28 August 2015
China is the world’s largest emitter of CO2 emissions, has per capita CO2 emissions 50% higher than the world average, and in the last decade emissions have grown at 5-10% per year. To keep the global temperature increase to below 2°C above pre-industrial levels requires unprecedented emission reductions from China.
A new international study, led by Zhu Liu from Harvard University finds that Chinese CO2 emissions may be more than 10% lower than previously estimated in most international datasets.
IIASA researcher Junguo Liu contributed to the study, which was published in the journal Nature.
China reports its energy consumption and coal use. Based on assumptions about how much energy and carbon the coal contains, the international community can estimate China’s CO2 emissions.
Using a detailed analysis of coal mines in China, assuming a more correct type of coal than in previous studies, the researchers found that the energy content of Chinese coal is lower than assumed in most international studies. Different types of coal have different amounts of carbon, water, and other materials, hence contain different amounts of energy.
Emission factors down, consumption up
“We found that the emission factors for Chinese coal are up to 40% lower than the default values recommended by the Intergovernmental Panel on Climate Change” said Zhu Liu, from Harvard University and lead author of the study.
However, the large reduction in emission factors was offset by an upward revision of Chinese energy consumption.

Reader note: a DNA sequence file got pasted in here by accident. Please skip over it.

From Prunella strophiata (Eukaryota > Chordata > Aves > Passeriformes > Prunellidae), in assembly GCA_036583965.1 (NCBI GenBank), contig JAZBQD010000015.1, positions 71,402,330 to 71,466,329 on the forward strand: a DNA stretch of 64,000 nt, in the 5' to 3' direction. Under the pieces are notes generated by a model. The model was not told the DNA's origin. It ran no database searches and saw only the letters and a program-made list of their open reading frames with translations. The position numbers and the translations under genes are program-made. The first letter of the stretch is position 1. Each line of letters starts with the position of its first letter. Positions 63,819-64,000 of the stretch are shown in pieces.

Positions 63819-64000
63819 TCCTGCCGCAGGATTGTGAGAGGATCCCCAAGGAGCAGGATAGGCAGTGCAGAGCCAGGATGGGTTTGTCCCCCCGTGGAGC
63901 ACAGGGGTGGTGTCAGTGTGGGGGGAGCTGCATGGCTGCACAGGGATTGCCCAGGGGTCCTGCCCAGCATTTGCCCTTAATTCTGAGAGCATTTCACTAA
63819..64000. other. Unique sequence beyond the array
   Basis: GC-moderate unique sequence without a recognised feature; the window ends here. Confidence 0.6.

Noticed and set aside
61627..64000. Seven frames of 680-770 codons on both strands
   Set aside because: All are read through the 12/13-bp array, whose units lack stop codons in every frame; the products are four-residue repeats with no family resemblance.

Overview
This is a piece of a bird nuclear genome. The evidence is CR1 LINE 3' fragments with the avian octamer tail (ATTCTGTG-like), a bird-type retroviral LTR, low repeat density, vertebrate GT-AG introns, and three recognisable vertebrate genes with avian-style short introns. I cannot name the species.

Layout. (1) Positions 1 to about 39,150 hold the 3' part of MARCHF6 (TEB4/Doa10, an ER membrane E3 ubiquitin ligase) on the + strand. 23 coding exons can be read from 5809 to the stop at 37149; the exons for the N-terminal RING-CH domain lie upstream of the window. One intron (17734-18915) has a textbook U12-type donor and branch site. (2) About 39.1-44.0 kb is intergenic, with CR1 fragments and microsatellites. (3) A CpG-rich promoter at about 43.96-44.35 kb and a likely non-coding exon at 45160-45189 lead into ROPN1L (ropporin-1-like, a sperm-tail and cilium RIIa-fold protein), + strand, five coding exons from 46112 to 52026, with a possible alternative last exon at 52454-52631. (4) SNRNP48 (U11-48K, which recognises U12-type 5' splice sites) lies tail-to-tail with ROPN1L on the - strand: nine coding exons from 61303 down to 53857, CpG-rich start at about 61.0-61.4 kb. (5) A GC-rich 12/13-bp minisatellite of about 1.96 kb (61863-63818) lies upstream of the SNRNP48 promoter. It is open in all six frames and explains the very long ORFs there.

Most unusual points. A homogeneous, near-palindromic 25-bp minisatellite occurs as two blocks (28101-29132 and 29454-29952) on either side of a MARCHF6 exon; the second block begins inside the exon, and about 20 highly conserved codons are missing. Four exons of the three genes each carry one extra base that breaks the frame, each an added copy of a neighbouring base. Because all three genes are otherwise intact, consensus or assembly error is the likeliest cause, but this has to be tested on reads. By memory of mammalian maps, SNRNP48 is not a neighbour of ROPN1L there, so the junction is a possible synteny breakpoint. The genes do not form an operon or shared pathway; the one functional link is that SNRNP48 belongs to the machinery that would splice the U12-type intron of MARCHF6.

“We estimated that the total energy consumption in China was 10 per cent higher in 2000–2012 than the value reported by China’s national statistics”, said Dabo Guan from the University of East Anglia in the United Kingdom.
Combining the revised emission factors and energy consumption, the researchers found that Chinese CO2 emissions are more than 10 per cent lower than previously estimated in most international datasets.
More changes to come
Researchers have long been fascinated by the ups and downs of Chinese energy statistics, but more changes are likely to come in the future.
“China has just released data from its third economic census leading to an upward revision of energy consumption of over 10% in recent years”, said Glen Peters, a Senior Researcher from the Center for International Climate and Environmental Research – Oslo (CICERO) and co-author of the study. “This is likely to lead to an upward revision of our estimates, but the magnitude of the changes are unknown until more data is released”.
The revisions of the Chinese statistics are substantial enough that they may lead to adjustments in the global carbon cycle.
“The findings in this paper require us to double check the global carbon balance, leading to a better understanding of the response of the Earth System to CO2 emissions,” said Peters.
Liu Z, Guan D, Wei W, Davis SJ, Ciais P, Bai J, Peng S, Zhang Q, Hubacek K, Marland G, Andres RJ, Crawford-Brown D, Lin J, Zhao H, Hong C, Boden TA, Feng K, Peters GP, Xi F, Liu J, Li Y, Zhao Y, Zeng N, He K (2015). Reduced carbon emission estimates from fossil fuel combustion and cement production in China. Nature, 524:335-338. http://dx.doi.org/10.1038/nature14677
Last edited: 31 August 2015
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